Sometimes you want to be healthy, and sometimes you don’t. SkinnyFats, West Village’s newest eatery, has you covered no matter what you choose. This Las Vegas-based restaurant pioneered the two-sided menu, with one side featuring “happy” indulgences and the other focused on “healthy” alternatives. In fact, this menu layout is a registered trademark of the brand.
Established in 2013, SkinnyFats has six locations in Vegas. The Dallas location is its first expansion outside Nevada. The interior is a combination of steampunk and nature-inspired, with funky, oversized Edison lightbulbs, metal siding and tabletops, but with touches of nature — plants potted in stone line the entrance and the walls are paneled with distressed wood.
The menu is playful, both conceptually and linguistically. SkinnyFats loves a good pun. Some of the tongue-in-cheek names for its dishes include things like Caes’ the Day for its Caesar salad, Sweet Cheese Us for its cheesesteak sandwich and CauliFire for its spicy buffalo cauliflower bites.
The healthy side of the SkinnyFats menu offers calorie counts, while the happy side does not. The majority of the food falls into one of two sections: “things in bowls” and “between the buns.” Vegetarian, vegan, gluten-free and spicy items are all noted on the menu.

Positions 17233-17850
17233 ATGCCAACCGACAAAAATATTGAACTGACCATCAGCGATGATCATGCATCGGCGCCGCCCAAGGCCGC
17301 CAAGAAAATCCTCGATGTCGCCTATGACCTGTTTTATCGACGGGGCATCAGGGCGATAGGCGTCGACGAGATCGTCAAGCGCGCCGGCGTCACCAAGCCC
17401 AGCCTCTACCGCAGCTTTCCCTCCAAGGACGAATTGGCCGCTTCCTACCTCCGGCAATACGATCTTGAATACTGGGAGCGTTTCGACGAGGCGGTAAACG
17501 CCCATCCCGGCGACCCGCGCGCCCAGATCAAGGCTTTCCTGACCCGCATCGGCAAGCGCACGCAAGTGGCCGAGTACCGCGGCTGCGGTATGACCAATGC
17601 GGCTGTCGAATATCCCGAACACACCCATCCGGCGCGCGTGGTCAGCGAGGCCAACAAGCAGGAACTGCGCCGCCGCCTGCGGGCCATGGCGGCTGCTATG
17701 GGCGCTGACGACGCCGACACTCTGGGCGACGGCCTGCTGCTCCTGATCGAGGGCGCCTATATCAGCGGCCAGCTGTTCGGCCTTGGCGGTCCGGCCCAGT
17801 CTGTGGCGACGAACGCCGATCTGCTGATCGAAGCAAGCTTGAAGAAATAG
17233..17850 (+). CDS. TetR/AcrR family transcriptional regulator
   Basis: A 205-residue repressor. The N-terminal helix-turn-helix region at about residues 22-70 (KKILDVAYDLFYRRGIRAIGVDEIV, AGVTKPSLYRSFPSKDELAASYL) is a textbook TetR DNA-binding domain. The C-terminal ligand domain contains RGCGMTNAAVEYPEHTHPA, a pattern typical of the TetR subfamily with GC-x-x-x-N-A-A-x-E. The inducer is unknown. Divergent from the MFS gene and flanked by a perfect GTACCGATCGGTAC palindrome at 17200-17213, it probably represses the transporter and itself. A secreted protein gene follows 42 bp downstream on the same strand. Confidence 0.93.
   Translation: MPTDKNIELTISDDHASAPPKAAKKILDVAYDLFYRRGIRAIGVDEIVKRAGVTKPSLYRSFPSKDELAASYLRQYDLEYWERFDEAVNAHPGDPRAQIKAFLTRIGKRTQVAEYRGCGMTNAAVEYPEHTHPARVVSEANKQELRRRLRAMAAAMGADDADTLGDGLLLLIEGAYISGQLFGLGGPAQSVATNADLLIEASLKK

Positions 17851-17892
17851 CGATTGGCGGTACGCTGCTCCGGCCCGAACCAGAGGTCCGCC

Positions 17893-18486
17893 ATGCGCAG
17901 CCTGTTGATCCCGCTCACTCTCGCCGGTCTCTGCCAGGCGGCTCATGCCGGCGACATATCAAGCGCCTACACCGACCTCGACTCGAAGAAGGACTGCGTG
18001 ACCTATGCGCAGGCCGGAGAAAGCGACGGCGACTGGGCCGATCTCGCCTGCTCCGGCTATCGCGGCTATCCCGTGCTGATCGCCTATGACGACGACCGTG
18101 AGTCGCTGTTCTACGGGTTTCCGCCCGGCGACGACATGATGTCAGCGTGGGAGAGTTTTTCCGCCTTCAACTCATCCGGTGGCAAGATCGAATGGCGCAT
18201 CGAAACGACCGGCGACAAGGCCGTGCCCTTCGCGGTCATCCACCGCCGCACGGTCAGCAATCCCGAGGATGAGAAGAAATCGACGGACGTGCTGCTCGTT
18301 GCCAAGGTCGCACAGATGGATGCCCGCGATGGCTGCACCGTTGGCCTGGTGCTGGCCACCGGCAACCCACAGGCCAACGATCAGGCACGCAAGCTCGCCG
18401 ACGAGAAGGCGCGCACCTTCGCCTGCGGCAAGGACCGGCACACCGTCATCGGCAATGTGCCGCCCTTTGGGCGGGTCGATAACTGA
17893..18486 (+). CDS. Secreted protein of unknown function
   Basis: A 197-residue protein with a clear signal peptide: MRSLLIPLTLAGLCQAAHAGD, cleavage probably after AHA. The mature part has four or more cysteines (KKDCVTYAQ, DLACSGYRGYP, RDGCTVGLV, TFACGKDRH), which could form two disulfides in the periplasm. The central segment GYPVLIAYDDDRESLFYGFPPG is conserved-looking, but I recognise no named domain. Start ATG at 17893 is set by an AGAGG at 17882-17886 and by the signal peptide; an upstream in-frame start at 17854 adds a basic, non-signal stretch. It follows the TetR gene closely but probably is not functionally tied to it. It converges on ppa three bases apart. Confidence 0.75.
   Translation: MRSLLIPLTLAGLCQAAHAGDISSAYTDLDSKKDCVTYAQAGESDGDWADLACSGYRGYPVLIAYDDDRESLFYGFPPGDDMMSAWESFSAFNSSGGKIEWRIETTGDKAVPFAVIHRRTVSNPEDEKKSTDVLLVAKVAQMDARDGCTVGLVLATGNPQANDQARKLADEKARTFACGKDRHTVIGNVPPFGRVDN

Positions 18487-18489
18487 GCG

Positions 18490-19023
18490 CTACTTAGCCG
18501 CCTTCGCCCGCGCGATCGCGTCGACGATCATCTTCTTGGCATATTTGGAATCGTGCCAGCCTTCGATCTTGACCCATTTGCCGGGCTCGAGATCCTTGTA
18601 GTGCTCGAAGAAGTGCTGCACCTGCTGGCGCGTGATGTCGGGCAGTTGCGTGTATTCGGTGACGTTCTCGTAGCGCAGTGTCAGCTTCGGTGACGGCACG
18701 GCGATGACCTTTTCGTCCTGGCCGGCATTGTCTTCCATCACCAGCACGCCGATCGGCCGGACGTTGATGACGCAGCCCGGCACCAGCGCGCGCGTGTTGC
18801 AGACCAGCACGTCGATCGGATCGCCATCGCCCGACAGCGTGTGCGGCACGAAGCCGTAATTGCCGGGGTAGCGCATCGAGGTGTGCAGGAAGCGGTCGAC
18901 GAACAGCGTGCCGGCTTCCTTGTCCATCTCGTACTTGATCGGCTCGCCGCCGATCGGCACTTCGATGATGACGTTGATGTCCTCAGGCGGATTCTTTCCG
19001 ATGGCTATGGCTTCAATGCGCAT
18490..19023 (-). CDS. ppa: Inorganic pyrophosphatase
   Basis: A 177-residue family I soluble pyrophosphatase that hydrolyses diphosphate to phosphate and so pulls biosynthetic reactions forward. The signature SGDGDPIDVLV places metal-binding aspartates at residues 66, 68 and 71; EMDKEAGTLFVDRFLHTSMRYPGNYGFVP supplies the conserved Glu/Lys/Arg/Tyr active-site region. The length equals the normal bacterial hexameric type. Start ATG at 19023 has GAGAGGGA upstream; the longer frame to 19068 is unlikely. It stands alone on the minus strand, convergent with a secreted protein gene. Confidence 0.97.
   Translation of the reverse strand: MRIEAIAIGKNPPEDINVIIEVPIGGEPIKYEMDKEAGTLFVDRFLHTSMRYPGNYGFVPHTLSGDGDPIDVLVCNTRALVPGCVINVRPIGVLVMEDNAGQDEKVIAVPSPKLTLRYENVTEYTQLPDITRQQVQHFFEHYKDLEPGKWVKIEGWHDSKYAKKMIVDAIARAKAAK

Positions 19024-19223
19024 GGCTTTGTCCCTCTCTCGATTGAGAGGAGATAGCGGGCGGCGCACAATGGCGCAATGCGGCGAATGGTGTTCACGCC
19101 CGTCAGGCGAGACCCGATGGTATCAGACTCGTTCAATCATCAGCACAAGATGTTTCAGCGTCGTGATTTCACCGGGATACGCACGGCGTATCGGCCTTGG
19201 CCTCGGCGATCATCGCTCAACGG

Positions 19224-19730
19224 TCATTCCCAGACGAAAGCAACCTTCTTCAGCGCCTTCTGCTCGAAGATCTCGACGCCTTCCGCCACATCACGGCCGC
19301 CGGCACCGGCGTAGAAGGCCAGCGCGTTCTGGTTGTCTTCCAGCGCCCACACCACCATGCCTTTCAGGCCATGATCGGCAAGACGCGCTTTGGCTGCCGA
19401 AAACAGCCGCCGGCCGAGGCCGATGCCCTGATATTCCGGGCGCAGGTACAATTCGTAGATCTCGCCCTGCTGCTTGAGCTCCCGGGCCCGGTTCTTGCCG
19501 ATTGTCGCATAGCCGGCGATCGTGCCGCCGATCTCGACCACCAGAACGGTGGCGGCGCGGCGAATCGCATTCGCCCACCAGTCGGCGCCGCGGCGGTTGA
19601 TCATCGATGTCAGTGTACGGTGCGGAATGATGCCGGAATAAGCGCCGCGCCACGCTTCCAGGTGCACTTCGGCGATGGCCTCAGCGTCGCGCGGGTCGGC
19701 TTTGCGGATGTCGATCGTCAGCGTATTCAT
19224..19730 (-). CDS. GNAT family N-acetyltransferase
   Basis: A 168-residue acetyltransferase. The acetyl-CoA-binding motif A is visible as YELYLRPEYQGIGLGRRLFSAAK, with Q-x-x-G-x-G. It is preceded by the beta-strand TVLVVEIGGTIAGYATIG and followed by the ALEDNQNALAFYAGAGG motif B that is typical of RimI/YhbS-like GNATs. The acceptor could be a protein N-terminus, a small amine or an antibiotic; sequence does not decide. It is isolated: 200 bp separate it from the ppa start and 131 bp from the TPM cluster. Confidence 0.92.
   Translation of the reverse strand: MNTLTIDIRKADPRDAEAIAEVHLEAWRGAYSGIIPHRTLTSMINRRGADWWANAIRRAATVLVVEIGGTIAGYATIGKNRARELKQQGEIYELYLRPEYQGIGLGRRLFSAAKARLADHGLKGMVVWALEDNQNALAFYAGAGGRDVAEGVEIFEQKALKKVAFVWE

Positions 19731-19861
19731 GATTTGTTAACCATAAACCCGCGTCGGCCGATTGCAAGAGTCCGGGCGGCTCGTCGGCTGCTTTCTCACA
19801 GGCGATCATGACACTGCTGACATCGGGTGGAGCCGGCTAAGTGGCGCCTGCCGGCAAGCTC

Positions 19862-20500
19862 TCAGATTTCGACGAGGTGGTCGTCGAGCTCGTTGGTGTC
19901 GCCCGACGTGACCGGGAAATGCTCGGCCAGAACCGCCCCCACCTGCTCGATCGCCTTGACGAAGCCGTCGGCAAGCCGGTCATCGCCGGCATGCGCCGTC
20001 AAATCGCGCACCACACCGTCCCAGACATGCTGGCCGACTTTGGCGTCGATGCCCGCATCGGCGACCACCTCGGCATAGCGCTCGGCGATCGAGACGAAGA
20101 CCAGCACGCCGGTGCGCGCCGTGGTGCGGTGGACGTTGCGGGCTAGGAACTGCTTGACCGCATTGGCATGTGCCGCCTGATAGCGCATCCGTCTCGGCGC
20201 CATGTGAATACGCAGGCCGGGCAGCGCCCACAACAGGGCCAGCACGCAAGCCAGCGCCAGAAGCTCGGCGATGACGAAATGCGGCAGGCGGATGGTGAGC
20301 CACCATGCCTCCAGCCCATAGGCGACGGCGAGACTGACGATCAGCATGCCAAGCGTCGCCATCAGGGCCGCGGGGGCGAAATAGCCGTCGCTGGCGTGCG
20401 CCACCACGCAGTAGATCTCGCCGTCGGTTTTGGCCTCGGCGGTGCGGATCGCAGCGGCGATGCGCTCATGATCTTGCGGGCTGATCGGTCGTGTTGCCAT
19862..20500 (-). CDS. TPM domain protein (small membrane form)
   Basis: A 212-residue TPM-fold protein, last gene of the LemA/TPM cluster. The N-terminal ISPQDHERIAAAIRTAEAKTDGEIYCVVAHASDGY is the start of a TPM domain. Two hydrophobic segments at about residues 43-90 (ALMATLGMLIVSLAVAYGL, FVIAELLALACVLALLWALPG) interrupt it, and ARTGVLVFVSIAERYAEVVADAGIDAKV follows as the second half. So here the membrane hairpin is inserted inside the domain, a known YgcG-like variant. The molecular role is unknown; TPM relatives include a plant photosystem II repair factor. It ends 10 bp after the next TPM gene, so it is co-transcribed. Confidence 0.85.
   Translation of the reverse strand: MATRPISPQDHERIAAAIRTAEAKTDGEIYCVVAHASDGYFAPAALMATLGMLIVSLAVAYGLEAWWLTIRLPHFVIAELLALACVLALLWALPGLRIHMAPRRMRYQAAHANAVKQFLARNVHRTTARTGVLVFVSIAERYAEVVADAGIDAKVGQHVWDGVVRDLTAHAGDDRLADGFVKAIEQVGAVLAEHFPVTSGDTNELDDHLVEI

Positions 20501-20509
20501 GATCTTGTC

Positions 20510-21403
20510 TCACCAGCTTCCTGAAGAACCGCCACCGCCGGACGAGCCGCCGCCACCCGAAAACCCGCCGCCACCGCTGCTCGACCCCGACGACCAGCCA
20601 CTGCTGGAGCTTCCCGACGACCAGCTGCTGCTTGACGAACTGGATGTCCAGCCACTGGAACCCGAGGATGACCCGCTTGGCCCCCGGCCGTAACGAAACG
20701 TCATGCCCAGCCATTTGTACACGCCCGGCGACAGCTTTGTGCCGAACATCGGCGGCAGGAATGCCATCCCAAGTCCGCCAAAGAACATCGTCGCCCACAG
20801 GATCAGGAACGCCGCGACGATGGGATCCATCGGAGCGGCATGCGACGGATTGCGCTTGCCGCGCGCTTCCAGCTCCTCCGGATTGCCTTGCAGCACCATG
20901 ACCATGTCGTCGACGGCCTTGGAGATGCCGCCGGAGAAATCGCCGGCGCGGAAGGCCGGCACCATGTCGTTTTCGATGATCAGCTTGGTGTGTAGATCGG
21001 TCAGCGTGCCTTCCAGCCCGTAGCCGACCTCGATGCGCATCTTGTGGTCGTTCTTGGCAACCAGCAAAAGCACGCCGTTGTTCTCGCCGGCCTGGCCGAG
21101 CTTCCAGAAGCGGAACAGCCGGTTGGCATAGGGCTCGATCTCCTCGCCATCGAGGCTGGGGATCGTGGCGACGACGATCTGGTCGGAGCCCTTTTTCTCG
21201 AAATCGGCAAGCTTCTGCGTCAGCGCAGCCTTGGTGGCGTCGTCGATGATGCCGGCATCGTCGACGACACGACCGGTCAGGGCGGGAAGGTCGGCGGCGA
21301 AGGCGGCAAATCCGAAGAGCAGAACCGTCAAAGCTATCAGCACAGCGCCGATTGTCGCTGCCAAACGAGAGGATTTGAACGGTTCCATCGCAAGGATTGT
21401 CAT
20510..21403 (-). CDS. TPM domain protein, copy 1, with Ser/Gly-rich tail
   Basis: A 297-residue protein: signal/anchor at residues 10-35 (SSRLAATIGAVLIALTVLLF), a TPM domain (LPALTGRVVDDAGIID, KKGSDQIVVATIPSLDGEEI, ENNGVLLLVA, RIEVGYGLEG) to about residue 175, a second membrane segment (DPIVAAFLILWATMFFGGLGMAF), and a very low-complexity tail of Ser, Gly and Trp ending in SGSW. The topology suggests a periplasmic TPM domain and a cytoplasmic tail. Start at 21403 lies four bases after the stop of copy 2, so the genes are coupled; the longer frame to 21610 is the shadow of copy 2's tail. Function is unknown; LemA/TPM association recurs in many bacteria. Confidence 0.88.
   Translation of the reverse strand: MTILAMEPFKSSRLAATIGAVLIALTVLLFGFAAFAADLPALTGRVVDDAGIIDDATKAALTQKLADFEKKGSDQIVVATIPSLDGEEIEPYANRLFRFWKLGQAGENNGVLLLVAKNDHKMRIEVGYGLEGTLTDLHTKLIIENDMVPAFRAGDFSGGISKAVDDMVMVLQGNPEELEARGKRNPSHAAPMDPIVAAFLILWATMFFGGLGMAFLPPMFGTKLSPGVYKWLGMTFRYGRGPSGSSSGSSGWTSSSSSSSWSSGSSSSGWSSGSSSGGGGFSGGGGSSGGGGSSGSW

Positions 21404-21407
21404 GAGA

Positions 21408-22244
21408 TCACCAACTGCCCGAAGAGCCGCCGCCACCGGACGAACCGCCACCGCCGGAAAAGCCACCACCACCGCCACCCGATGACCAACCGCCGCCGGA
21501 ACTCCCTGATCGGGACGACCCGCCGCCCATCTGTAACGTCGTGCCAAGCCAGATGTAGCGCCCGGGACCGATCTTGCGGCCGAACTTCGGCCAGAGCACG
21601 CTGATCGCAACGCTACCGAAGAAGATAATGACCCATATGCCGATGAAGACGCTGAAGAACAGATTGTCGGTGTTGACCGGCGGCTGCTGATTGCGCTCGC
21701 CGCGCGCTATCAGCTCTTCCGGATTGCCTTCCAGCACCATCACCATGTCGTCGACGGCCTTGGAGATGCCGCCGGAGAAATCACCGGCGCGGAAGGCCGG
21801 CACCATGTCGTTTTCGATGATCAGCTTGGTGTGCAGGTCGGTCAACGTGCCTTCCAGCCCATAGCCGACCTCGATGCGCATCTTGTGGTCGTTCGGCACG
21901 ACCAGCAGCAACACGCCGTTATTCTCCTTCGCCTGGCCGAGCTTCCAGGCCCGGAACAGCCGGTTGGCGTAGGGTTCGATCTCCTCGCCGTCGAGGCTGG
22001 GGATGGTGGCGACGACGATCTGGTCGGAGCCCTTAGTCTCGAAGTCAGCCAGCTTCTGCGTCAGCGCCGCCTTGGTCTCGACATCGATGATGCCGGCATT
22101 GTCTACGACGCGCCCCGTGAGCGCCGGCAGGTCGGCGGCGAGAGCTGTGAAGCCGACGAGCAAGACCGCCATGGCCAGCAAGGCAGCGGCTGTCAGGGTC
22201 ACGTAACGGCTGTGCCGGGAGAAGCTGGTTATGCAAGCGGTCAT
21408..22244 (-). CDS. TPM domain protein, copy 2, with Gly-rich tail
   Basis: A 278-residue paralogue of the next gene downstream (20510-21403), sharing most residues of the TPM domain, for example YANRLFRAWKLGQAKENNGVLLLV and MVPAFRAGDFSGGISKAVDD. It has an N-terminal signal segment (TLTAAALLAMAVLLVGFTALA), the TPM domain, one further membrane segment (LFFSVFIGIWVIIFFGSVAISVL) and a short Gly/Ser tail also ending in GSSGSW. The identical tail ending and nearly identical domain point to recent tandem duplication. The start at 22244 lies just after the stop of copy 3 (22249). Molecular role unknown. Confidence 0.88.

Healthy options include the naked chix bowl ($8.95), with mango-basil chicken, peppers, onions, pineapple jasmine rice and cilantro. Or try the mean bean ($10.95), a house-made black bean patty served on a wheat bun, with spinach, red onion, avocado and hummus.
On the happy side, try the curry bowl ($8.95), with rice noodles, roasted corn, peppers, basil, jalapeño, coconut curry sauce and crispy chickpeas. The Blaze of Thunder ($10.95) is a Nashville hot chicken sandwich served on a brioche bun with pickles and creamy slaw.
SkinnyFats also serves breakfast all day. The healthy side includes things like protein waffles, while on the happy side, you'll find the S’motherload ($11.95), a burrito stuffed with filet mignon fajita peppers, potato, Cajun cheddar sauce and pico de gallo.
The food is approachable with some creative twists, and well-executed. We particularly enjoyed the Brussel Crowe ($6.95), a shareable appetizer of sautéed Brussels sprouts, caramelized onions, golden raisins, capers and almonds in a balsamic glaze. The Filet o Fire ($13.95) was another stand-out. This sandwich is served on Cajun sourdough and is stuffed with sliced filet mignon, fried jalapeño, avocado pico de gallo and jalapeño ranch.
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We were particularly impressed with the price point of SkinnyFats’ food. The most expensive thing on the menu is the Filet o Fire sandwich at $13.95, and many items are under $10. This is affordable for any restaurant, but especially serving this kind of food.
SkinnyFats has a full bar and serves cocktails, local brews, harder-to-find craft beers and coffee from Dallas favorite Houndstooth.
The SkinnyFats brand has further plans to expand into Salt Lake City by the end of the year.
SkinnyFats, 3700 McKinney Ave. (Uptown/West Village)